by Nori Gale
How We Pay is Changing - Payments 101 will Keep you Informed
WEX provides education on basic B2B payment terms: tokenization, straight through processing, PCI DSS, and more.
WEX prioritizes understanding customer needs and responding to those needs. Payments technology has a rich history and is evolving quickly. There’s a lot to grapple with, and time and again our customers have asked us for a place they can go to learn or refresh.
Welcome to Payments 101
The Payments 101 learning library is your new, trusted, quick reference for terms in the payment landscape as wide-ranging as payment gateways and tokenization.
Knowledge is Power: WEX will Educate You on B2B Payment Solutions
Payments make the world go round. WEX's Payments 101 will help you understand, piece by piece, how it all works so you can find the right solutions for your company.
A Concise History of Payments
Where Payments Began: Bartering
Starting around 9000 BC, goods were bartered using commodities, or things of intrinsic value. One person had a product to trade with their neighbor for something of similar value. The community would sustain themselves by trading.
Bartering was the primary tool of exchange for at least 3,000 years, and interestingly, there has been a resurgence today of this practice with apps like The Hour Exchange, Bondsy and FreeCycle. They allow us to barter goods freely via a tablet, laptop or smartphone. This resurgence might share momentum with bitcoin; they both reflect wanting to break free from oversight of purchasing. A movement back to bartering allows free trade without involvement from a third party.
Valuable Property Used as Currency
People also used valuables as currency during this bartering era. Examples in China included bolts of silk and metal blades (knife money). Cowrie shells, rare and with perceived value, were another common form of payment. In medieval Europe, amber, furs, walrus and elephant ivory, spices and gold were all used in trade. Whatever a community deemed valuable had purchasing power within that community.
The Introduction of Currency
At around 1100 BC, China was first to introduce fiat money. Fiat money is currency that doesn’t have intrinsic value and is often established and overseen by a government. These first coins were round, bronze, and had a square hole in the middle. They were called Ban Liang and were strung together on rope.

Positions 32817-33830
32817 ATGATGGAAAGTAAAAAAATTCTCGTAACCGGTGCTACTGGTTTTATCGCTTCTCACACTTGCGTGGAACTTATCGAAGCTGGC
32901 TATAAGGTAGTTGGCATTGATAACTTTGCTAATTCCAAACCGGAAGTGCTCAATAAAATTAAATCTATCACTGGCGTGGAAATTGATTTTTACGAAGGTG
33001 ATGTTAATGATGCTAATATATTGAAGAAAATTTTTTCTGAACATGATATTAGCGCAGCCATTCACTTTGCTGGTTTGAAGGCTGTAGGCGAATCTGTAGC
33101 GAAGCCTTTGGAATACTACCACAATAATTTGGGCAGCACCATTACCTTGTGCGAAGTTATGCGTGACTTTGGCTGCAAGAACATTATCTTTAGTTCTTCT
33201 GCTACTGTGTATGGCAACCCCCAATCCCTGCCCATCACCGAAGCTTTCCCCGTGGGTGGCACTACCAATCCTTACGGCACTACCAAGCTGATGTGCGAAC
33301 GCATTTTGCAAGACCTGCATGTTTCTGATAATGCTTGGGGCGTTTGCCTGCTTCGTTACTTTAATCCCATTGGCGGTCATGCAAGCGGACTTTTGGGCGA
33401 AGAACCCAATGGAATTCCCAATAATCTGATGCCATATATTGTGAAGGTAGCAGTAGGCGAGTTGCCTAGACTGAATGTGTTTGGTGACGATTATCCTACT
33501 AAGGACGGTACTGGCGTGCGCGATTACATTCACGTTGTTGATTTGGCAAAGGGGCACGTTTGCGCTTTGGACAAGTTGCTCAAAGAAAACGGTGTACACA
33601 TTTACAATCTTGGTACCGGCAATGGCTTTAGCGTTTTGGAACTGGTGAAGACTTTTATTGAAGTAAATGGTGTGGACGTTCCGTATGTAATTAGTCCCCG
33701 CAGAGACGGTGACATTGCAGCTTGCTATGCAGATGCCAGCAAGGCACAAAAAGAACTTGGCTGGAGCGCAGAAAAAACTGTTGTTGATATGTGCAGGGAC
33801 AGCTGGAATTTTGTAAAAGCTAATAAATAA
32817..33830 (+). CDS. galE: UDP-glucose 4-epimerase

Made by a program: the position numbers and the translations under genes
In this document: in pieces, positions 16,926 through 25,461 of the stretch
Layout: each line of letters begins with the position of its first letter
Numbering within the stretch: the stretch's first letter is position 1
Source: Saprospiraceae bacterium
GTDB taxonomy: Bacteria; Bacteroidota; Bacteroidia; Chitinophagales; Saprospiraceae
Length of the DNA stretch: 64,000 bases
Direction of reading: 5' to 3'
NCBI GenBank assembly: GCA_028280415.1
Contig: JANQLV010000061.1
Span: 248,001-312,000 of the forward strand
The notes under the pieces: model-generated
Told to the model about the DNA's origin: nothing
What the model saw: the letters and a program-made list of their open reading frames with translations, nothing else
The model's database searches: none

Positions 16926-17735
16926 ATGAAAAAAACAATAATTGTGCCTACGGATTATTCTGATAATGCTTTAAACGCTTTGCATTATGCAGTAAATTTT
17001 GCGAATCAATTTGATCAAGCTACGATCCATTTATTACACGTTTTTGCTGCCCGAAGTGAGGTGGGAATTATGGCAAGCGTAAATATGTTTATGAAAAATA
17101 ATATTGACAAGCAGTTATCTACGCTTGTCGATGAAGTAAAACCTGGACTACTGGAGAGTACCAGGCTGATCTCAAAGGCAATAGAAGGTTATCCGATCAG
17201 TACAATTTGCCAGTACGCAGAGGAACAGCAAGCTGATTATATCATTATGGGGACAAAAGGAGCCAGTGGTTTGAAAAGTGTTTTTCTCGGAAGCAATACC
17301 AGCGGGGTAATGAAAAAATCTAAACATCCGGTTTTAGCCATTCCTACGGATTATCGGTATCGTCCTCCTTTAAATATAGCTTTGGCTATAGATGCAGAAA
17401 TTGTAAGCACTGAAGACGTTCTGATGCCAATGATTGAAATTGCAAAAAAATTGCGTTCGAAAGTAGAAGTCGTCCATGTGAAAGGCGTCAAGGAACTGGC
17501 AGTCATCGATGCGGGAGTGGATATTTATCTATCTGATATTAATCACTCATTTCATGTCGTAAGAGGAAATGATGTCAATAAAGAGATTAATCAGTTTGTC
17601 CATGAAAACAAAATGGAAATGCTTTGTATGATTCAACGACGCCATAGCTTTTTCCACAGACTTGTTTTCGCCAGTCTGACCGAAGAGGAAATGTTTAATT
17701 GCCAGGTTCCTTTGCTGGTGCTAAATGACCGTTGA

Minted Money as a Payment Solution
Minted coins were developed in 650 BC in Western Anatolia, now modern-day Turkey. These first coins were made of electrum, an alloy of silver and gold. Soon Greece and as far away as China, Korea, and Japan began minting.
During the Colonial Period and just after the Revolutionary War in the U.S., many currencies were circulated including British pounds, German thalers, Spanish milled dollars and home-grown coins.
Copper cents called fugio were the first currency authorized by the U.S. government in 1787. After the Coinage Act of 1792 was passed, the first mint opened in the U.S. in 1793 in Philadelphia. This mint followed a slow and imprecise process, so foreign coins were allowed to circulate until the mint released enough coins to handle all U.S. transactions. Congress banned circulation of foreign currency in the U.S. with the Coinage Act of 1857.
Paper Money Replaces Precious Metal Currency
In 600 BC, China was the first to issue paper money. It was easier to transport and allowed new uses for copper. Copper formerly used in coin production was freed up for other products: agricultural tools such as hoes and sickles, cookware, dishes, and artisans' tools such as saws, chisels, and knives.
The Chinese paper bills were notes of credit or exchange, and were privately issued. This may have been the first example of representative money circulated in place of fiat money. Representative money is an item like a token or piece of paper with no intrinsic value exchanged for something that does have intrinsic value. Fiat money is physical money backed by the government whereas representative money is something that represents the intent to pay and can be backed by entities other than the government. Paper bills were referred to colloquially in China as “flying cash” because they had a tendency to blow away with a gust of wind. There was a shortage of copper at the time, contributing to their emergence.
In Europe, precious metal was used for exchange starting in 1000 BC Paper banknotes began to replace precious metals in Europe beginning in Sweden in 1661.
The Credit Card Emerges
Credit in the form of credit coins and charge plates was used in the 1800s. These coins and charge plates were used to extend credit to farmers and ranchers for goods. They were also used in department stores in exchange for merchandise.
The first charge card was issued in the 1930s by UATP as a solution for paying airlines. The first consumer credit card, the “Charg-it” card, was issued in 1946 at Flatbush National Bank of Brooklyn in Brooklyn, New York. Purchases could be made locally by bank customers. Bank of America issued the first universally accepted credit card in 1964 in the U.S., which later became the Visa card. Today, the credit card is the leading payment method in the U.S. at around 40% of all payments.
Online Payment and E-commerce